Apple officially announces the launch of the Apple TV+ streaming service

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It’s finally official, Apple is plunging into the ever-increasingly competitive TV streaming market with their Apple TV+ video streaming service. At a special event last night (via Mashable), Apple CEO Tim Apple Cook announced the launch of the tech giant’s very own streaming service to take on Netflix, Amazon, Disney, and a million others.

We told you about this a year ago, and to recap Apple had then just acquired the old MGM Studios lot in Culver City, California to headquarter their newly-formed entertainment division and had hired former Sony TV studio execs Zack Van Amburg and Jamie Erlicht to run the show. The plan then was for the service to launch sometime between March and June 2019, but Cook confirmed last night that the proposed launch window had been pushed back a few months and the service is due to go live in the US fall, or autumn if you prefer, or spring if you’re in the Southern hemisphere.

Apple TV+ will see new content added every month when the service launches, and it’s launching in over 100 countries to boot, so don’t be too surprised to see it popping up locally in a few months. The service has also nabbed a bunch of high profile talent to create content for their fledgling service, with Jennifer Aniston, Reese Witherspoon, J.J. Abrams, Steven Spielberg, Oprah Winfrey, Jason Momoa, and many more joining. As part of their presentation they released the below sizzle reel of their upcoming original content:

In addition to their original content, Apple have also partnered with the likes of HBO, Showtime, Starz, and more to bring third-party content to flesh out the service and make it more attractive for subscribers. How much of that content will appear on the service locally (assuming it is available locally) remains to be seen, but I suspect a much leaner offering than US subscribers will receive.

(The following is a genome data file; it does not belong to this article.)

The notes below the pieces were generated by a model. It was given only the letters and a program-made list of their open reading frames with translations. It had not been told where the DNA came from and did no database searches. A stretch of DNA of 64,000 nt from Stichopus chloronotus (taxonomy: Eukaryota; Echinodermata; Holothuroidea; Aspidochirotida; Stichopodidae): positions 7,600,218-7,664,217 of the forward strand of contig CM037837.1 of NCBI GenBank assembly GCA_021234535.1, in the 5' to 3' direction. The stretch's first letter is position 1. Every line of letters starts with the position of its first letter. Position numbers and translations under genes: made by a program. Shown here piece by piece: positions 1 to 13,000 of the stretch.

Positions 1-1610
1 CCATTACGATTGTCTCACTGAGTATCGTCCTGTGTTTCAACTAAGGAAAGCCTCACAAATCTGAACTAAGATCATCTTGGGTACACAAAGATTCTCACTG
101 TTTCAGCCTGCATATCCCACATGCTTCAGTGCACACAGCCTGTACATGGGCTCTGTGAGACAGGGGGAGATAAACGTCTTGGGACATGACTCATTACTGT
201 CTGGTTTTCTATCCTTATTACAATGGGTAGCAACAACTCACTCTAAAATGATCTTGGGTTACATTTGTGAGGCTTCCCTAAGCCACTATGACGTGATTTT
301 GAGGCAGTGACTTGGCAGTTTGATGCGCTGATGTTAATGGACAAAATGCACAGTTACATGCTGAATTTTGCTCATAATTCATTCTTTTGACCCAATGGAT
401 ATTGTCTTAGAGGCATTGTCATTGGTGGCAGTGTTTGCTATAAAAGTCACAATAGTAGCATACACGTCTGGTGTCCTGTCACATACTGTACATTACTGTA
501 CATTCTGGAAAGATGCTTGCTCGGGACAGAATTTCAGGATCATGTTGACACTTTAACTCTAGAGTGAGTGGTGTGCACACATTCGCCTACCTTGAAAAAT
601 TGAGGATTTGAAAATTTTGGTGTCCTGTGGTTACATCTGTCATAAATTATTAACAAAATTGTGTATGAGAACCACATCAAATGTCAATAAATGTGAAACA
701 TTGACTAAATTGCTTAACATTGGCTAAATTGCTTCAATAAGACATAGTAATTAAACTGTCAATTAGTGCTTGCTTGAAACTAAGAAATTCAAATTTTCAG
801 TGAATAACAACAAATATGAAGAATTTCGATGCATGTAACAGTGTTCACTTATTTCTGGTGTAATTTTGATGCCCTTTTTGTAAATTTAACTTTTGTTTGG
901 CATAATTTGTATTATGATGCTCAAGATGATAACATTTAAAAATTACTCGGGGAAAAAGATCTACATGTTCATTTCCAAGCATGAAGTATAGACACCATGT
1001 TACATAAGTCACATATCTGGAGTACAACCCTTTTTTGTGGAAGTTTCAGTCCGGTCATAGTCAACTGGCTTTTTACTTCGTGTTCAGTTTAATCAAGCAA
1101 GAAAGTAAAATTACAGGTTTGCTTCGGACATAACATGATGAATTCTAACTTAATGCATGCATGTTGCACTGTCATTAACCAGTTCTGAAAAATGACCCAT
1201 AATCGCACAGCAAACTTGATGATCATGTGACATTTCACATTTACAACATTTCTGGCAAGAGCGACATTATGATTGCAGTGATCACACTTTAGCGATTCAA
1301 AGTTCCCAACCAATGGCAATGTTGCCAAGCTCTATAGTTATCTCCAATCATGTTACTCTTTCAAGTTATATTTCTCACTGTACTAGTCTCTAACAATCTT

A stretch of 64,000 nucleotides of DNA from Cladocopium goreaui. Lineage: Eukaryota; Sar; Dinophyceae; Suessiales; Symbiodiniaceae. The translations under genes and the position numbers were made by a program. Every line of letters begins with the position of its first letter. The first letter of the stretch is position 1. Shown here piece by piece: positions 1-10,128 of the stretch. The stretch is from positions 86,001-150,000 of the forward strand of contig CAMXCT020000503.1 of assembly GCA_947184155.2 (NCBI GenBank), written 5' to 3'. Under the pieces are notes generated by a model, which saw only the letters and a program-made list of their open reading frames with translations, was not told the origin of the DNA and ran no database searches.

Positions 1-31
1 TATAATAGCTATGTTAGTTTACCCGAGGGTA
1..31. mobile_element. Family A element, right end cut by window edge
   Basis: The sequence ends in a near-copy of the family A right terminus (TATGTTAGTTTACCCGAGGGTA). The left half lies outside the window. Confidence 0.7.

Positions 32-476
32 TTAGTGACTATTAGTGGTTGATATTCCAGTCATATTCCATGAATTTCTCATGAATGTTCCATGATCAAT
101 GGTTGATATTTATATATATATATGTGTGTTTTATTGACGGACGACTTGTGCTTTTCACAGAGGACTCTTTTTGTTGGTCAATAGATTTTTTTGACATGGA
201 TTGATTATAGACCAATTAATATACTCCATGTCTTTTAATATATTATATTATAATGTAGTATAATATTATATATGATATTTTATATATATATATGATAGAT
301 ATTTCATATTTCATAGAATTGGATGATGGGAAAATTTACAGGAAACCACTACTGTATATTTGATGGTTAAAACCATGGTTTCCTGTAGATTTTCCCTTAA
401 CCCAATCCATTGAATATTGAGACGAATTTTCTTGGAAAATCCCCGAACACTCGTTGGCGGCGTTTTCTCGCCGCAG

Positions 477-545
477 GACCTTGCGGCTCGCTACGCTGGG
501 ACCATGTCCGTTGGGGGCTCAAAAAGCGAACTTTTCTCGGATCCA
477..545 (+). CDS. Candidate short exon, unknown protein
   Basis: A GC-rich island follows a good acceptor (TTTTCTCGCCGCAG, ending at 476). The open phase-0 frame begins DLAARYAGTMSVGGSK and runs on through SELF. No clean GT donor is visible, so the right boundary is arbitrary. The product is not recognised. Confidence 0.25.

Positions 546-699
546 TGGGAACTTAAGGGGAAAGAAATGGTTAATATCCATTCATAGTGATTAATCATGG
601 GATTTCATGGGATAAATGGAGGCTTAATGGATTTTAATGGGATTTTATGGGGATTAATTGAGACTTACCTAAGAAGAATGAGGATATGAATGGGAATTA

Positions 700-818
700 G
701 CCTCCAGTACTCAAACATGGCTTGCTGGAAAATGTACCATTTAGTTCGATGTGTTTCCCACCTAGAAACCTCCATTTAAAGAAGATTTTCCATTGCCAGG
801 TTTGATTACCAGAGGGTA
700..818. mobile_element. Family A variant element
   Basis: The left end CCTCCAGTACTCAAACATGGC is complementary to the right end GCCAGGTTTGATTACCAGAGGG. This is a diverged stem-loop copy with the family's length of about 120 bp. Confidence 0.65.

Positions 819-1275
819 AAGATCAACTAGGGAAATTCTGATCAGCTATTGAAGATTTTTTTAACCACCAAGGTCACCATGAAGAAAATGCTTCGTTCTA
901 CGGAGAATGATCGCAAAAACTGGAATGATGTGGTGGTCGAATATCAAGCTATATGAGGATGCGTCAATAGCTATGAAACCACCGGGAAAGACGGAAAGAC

They also announced a redesigned TV app is coming in May which will incorporate Apple TV+ channels, and will be available on iOS, Mac, major smart TV brands like Samsung and Sony, as well as the Roku and Amazon Fire TV media players. The app is said to be a one-stop-shop for all the content on the service, including third-party content, which the user will be able to subscribe to individually.

One thing missing from the announcement was pricing, and that’s both surprising and not. While I assume the basic Apple TV+ won’t be too expensive and should be competitive when compared to the likes of Netflix and Amazon, the individual third-party subscriptions that users choose will adjust that price accordingly and I assume those prices have yet to be finalised.

As Apple’s Vice President of Services Peter Stern said at the announcement:

“For some of us, the big [cable] bundle is more than we need so we designed a new TV experience where you can pay for only the channels you want, all in one app, with the password you already have. This is how TV should work.”

As expected, all the Apple channels will be available on-demand and ad-free, with the content downloadable for offline viewing as well. Family sharing is also possible with Apple’s Family Sharing option on its devices.

It sounds like a fair offering, and an à la carte selection of third party content from within their app is a great option for subscribers – provided you have a device that can access the service. However for streaming services price and content are king, particularly when entering an already highly-contested market with massive incumbents, and that’s where too little is known about Apple TV+ right now.

Apple’s also made no secret that they want their service to be family-friendly, so don’t expect too much in the way of edgy or biting content. I’ve also heard a few rumours that some content creators are unhappy with Apple execs – who’ve no experience in the entertainment industry – being very hands-on in the creation of original content and wanting content toned down and sanitised of anything that could be considered controversial. Time will tell though.

Last Updated: March 26, 2019

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